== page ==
Fig. 2
figure 2

A 61-year-old woman with primary adult type OGCT (Ia). There are oval, solid masses on right adnexal region (a, b) and right iliac fossa (c, d). Two lesions appears as similar signals with intermediate signal on both T1WI (a, c) and FS-T2WI (b, d) with intact capsule. On DWI image (e), the mass at the right iliac fossa shows relatively high signal (arrow) and low signal on the ADC map (f). The gross specimen reveals the yellow, solid mass with smooth capsule and a thin septa (g). Photomicrograph, hematoxylin and eosin stained section (× 40) shows the oval cells arrange closely with pleomorphic nuclei, prominent nucleoli and scanty cytoplasm. Note, the small vessels embed among the intercellular space (arrow head)

Table 2 Basic and imaging characteristics of OGCTs

MRI characteristics

In this studied samples, OGCTs showed varying signal intensities on both T1WI and T2WI images. On T1WI, OGCTs showed various signal from low to mixed signal, which was different to OSCs mostly appearing as hypointense and isointense mass (p = 0.017). On T2WI, OGCTs mainly displayed as high and mixed signal (19/20). Accordingly, OSCs mainly displayed as isointense (12/34) and hyperintense signal intensity (10/34) on T2WI images.

Neoplastic bleeding can be seen in six OGCTs, appearing as the patchy high signal intensity on T1WI images in the tumor body (Fig. 3), which was not identified in OSC group (p = 0.000). Seventeen OGCTs were round or oval masses with regular margin (17/20) and intact capsule (16/20), while 33 (33/34) and 34(34/34) observed in OSCs, respectively (p = 0.015). Regarding the tumor component, OGCTs mostly appeared as the solid or mostly solid component (16/20, Fig. 4), while OSCs always showed purely solid component (28/34) (p = 0.000). On the post-contrast images, fourteen lesions (14/20) in OGCT group displayed mild enhancement and six showed moderate enhancement. In OSC group, most of fibromas showed minor enhancement and 4 SSTs appeared inhomogeneously avid enhancement (Fig. 5). On DWI images, 80 % of OGCTs (16/20, 80.0%) showed high signal intensities in comparison with 47% (16/34, 47.1%) in OCS group. The average ADC value (817 ± 144 × 10− 3 s/m2) in OGCT group was obviously less than OSC group (1223 ± 473 × 10− 3 s/m2, p = 0.002) and fibrothecoma (1209 ± 437 × 10− 3 s/m2, p = 0.001, Fig. 6). When use the ADC cutoff value as 619 × 10− 3 s/m2, MRI could yield a sensitivity of 79.4% and a specificity of 60.0% for diagnosis of OGCT, respectively; the AUC is 0.784(95% CI:0.658–0.910) (Fig. 7). Enlarged lymph nodes were not observed in all OGCTs at MRI images. Pathological fluid was only noted in one OGCT, obviously less than 11 cases in OSCs group. At multivariate analysis, neoplastic hemorrhagic contents (OR: 3.429), component (OR: 2.50) and no pathological fluid (OR: 8.130) are more indicative of OGCT diagnosis (Table 2). On MRI, two readers accurately determined the malignant condition in 17 cases. If combining ADC values, then they could yield a sensitivity of 95.0% and a specificity of 94.1% for OGCT diagnosis. Three lesions were misdiagnosed as uterine fibroids and two lesion as fibrothecoma before invasive procedures. The overall diagnostic performance of MRI for diagnosing OGCT is listed as Table 3.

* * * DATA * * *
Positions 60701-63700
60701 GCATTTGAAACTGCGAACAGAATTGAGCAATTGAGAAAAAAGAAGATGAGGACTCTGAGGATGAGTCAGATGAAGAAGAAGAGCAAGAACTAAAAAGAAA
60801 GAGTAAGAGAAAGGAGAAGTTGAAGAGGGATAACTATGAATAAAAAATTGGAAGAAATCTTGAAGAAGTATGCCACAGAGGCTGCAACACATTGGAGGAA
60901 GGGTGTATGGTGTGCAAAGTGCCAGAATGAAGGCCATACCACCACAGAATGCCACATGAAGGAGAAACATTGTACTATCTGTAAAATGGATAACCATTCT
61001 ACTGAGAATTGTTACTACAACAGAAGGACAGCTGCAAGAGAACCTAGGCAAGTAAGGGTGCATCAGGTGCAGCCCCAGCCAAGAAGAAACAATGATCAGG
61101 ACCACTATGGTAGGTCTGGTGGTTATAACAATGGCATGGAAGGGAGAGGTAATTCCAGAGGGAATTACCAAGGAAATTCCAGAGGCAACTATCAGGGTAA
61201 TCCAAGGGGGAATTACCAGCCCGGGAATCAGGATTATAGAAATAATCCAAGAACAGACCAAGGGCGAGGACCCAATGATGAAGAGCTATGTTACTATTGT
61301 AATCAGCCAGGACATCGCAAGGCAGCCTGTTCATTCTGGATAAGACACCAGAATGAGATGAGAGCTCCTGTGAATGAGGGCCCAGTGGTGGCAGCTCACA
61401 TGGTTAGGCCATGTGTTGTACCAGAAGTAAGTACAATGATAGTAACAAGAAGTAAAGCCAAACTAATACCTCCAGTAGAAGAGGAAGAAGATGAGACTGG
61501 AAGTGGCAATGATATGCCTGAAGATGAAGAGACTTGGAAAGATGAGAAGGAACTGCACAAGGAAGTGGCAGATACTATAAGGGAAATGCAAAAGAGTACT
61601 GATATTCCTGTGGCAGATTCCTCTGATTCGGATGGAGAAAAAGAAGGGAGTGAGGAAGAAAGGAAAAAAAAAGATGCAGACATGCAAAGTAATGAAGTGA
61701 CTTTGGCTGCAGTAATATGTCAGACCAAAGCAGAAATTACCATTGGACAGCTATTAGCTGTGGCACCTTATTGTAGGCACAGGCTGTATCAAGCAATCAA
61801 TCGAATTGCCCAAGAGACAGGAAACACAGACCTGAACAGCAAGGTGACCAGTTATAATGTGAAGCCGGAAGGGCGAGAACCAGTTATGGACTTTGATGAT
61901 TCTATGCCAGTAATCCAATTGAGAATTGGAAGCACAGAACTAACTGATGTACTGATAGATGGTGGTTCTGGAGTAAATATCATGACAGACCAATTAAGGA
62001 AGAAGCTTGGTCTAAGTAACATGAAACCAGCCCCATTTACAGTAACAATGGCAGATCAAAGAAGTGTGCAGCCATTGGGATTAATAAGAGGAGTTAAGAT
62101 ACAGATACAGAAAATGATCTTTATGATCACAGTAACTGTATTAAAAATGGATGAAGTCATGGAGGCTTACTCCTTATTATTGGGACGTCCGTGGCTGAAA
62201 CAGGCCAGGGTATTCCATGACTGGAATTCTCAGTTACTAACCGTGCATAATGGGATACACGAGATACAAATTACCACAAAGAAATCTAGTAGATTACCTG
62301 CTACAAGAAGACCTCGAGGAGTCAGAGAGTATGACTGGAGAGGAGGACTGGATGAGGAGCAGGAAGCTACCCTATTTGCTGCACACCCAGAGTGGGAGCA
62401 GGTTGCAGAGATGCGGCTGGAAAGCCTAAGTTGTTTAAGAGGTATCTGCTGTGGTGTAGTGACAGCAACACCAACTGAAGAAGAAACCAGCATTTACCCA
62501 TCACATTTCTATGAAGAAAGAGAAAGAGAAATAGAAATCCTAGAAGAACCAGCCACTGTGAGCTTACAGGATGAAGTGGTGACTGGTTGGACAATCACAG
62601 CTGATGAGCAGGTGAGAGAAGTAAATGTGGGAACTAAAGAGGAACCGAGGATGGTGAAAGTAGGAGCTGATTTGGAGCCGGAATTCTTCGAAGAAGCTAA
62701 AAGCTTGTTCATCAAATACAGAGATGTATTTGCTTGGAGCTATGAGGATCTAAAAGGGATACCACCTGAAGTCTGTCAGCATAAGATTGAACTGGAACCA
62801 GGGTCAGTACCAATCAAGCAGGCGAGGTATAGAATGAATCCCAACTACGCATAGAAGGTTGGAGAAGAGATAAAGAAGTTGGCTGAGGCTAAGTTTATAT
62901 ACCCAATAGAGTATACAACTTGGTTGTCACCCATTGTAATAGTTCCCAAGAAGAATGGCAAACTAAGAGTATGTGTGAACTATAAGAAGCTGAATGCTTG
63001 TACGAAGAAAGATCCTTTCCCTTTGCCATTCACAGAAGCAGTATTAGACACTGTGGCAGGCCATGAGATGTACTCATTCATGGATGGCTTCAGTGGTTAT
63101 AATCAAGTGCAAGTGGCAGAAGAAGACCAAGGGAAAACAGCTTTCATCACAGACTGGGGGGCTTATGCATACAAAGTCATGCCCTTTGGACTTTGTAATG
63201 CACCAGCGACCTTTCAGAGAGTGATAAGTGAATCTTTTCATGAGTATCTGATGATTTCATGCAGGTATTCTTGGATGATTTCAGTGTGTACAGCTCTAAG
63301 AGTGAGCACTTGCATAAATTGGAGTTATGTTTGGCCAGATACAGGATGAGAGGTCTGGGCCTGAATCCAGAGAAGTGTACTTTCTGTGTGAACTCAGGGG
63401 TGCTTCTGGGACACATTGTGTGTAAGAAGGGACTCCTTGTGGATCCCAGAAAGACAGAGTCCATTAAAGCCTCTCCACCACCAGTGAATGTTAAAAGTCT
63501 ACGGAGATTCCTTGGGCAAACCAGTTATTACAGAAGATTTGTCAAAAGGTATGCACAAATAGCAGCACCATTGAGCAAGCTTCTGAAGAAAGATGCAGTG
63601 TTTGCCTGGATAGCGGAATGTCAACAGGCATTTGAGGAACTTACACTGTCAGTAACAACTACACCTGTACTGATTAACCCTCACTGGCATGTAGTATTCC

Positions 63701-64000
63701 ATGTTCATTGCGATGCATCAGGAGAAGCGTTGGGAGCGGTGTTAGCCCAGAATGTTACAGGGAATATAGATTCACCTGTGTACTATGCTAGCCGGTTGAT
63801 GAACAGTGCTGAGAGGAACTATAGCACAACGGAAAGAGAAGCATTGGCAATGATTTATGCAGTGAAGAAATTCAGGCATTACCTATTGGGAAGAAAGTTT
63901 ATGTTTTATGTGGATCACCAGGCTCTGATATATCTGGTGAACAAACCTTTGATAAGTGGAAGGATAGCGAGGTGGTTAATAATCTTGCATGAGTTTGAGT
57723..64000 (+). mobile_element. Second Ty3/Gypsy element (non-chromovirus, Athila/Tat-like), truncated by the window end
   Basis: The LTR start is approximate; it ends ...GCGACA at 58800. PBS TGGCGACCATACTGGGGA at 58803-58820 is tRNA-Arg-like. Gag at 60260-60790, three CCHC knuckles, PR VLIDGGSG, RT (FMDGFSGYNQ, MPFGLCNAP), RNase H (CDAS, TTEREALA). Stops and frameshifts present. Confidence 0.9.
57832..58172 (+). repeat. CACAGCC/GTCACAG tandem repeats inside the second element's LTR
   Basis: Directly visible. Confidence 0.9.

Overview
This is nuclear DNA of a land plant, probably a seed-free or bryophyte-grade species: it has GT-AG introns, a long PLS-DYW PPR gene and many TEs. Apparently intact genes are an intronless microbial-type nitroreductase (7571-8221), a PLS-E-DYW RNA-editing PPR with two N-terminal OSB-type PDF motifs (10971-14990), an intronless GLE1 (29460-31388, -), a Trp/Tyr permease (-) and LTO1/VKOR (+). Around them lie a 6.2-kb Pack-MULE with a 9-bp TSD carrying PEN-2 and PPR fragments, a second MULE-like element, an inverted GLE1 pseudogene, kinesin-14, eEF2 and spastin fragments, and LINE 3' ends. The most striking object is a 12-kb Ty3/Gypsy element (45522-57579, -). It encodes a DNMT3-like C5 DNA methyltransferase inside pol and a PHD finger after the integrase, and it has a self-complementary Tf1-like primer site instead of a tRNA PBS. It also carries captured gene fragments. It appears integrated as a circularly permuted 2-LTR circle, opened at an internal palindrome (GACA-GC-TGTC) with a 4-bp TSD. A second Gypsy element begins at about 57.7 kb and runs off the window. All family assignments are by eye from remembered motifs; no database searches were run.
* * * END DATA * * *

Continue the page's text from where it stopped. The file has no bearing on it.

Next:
Fig. 3
figure 3

A 54 -year-old woman with primary adult type OGCT (Ic). The mass shows as the purely cystic lesion with mostly high signal on T1WI (a) and T2WI (b). Note, the hemorrhagic contents locates on the left side of the tumor, representing the relatively high signal on T1WI and low signal on T2WI (arrowhead) and high signal on DWI (c). After injection of contrast medium, the cystic wall shows minor enhancement (d)

Fig. 4
figure 4

A 50-year-old woman with primary adult type OGCT (IIIa). (a) The spongelike changes (arrowhead) are observed in the interior of the tumor appearing as the mostly solid mass (b). The cystic contents (arrowhead) give the low signal on DWI (c) and relatively high signal on ADC map (d), while the solid part (arrow) with the relatively high signal on DWI and low signal on ADC map

Fig. 5
figure 5